Caregivers In Vancouver Protest Against Targeted Arrests

June 17, 2016 News
Former caregiver Hessed Torres speaks at a rally to mark International Domestic Workers Day on June 16, 2016.

Former caregiver Hessed Torres speaks at a rally to mark International Domestic Workers Day on June 16, 2016.

Canada’s efforts to prevent abuse of Live-In Caregiver Program are backfiring, say critics.

International Domestic Workers Day, marked worldwide on Thursday, was supposed to be an occasion to celebrate the United Nations’ landmark adoption five years ago of labour standards for one of the most vulnerable workforces.

But according to live-in caregivers and their supporters in the Vancouver area, there’s little to celebrate in Canada. On Thursday evening, more than 60 domestic workers and their supporters rallied outside the offices of the Canada Border Services Agency.

“Unfortunately it’s not a very happy day,” Natalie Drolet, with the West Coast Domestic Workers Association, told Metro in a phone interview. “In B.C., we’ve been seeing caregivers who come to Canada being targeted by CBSA, whose officers show up at their homes unannounced and question them.”

Speakers from several organizations behind the rally, including Drolet’s association and Migrante B.C., criticized CBSA’s Project Guardian — a little-publicized initiative launched in early 2014 in the wake of reports the Live-In Caregiver Program was being abused by some employers.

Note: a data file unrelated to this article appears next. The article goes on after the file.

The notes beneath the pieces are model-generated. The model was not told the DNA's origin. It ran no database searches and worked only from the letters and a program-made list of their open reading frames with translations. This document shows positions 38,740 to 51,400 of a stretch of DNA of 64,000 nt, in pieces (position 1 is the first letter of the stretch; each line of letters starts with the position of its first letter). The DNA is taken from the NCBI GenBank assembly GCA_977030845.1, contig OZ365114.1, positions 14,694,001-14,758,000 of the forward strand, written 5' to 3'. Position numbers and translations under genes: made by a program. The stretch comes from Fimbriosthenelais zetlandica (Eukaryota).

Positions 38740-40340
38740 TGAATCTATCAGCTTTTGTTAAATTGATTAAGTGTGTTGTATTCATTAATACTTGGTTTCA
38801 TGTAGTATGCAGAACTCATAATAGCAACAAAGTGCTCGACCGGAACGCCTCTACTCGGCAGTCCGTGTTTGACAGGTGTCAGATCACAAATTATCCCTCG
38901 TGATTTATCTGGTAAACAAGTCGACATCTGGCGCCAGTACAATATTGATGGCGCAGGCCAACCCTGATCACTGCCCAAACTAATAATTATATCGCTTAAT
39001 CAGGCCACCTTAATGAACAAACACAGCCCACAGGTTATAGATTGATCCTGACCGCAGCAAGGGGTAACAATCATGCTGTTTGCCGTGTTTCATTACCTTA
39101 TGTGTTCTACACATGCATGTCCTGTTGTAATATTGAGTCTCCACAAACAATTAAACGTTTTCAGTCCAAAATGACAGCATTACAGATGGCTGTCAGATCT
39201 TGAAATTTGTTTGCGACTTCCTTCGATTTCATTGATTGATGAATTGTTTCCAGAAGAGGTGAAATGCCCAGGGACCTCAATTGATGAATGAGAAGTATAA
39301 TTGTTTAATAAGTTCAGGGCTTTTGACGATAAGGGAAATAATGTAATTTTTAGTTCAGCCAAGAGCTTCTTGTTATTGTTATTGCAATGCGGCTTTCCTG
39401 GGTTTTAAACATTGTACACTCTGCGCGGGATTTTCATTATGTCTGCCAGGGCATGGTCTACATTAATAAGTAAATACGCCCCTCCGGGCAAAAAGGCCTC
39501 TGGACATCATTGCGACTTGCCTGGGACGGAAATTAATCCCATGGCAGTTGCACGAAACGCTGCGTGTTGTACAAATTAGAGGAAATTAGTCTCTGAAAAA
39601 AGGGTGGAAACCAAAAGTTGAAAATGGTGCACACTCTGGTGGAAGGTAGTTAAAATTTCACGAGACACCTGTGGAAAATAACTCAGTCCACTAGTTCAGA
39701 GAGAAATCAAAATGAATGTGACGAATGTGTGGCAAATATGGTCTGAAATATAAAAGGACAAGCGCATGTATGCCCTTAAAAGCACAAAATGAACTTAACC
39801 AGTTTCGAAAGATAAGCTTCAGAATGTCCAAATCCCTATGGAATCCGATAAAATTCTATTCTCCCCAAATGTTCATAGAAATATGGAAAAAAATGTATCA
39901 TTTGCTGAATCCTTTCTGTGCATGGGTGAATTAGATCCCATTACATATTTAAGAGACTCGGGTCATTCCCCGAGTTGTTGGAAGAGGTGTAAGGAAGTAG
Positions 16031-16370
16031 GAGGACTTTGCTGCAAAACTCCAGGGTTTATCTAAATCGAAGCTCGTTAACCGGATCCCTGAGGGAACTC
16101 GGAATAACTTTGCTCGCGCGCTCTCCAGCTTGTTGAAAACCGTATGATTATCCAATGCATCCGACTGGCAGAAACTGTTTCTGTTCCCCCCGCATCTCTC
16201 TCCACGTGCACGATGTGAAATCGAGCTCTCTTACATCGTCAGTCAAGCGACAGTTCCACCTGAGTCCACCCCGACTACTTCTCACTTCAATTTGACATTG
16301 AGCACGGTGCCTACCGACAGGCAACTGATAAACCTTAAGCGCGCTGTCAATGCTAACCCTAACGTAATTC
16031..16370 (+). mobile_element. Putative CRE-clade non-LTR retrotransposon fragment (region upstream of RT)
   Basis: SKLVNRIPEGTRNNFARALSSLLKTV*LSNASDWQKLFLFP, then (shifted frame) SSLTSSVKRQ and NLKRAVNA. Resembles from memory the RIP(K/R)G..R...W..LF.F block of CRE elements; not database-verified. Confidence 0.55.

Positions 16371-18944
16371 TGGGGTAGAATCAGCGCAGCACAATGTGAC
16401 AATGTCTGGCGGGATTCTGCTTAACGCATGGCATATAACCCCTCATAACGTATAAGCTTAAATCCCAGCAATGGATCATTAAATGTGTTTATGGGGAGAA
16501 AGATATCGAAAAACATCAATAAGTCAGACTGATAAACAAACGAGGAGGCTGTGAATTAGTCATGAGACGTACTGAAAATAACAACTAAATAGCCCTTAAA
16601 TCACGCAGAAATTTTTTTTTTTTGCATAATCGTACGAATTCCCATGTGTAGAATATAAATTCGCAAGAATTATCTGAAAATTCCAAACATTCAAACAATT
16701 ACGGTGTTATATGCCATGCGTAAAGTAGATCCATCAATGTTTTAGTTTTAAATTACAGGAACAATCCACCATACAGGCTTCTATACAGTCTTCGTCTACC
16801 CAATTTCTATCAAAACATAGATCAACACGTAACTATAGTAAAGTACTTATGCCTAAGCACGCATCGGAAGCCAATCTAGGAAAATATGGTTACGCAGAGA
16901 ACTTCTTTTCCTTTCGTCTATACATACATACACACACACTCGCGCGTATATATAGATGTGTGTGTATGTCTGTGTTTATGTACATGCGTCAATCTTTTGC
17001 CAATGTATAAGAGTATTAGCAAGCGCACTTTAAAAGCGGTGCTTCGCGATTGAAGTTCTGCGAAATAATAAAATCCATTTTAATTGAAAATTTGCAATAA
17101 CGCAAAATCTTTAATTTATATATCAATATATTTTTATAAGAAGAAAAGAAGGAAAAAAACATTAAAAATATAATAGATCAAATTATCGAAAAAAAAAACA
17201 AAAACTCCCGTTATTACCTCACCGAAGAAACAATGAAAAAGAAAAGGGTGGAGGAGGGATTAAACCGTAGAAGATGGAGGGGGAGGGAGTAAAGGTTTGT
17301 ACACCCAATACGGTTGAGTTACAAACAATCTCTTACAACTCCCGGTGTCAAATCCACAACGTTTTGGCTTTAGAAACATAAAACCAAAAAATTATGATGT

The agency was not immediately available for comment on Thursday, but CBSA previously told Metro it investigates tips and referrals to prevent “misuse” of the Live-In Caregiver Program, and that there’s already a process by which domestic workers can switch employers once in the country — enforcement, the agency said, is taken only against those deemed “inadmissible.” Project Guardian is a “continuous part of our business,” CBSA stated, of enforcing the Immigration and Refugee Protection Act.

“The policy is misguided and heavy-handed,” Drolet countered. “In the 30 years of our organization, we’ve never before had workers come to our offices after having been arrested by CBSA.

“We’ve had 12 in the last year.”

Most of those cases, she said, were women who had left employers who were “exploitative,” for instance being “forced to work excessive hours, not being paid for overtime, being paid less than minimum wage … Yet they have to go through an incredibly onerous process to change their employer.”

She said being removed from Canada and losing the chance of becoming a permanent resident here after contributing to the economy is “devastating” for domestic workers.

“They’ve been taking care of Canadian children or family members, and this is how they’re treated?” she asked. “It’s time we value the important work these people are doing.”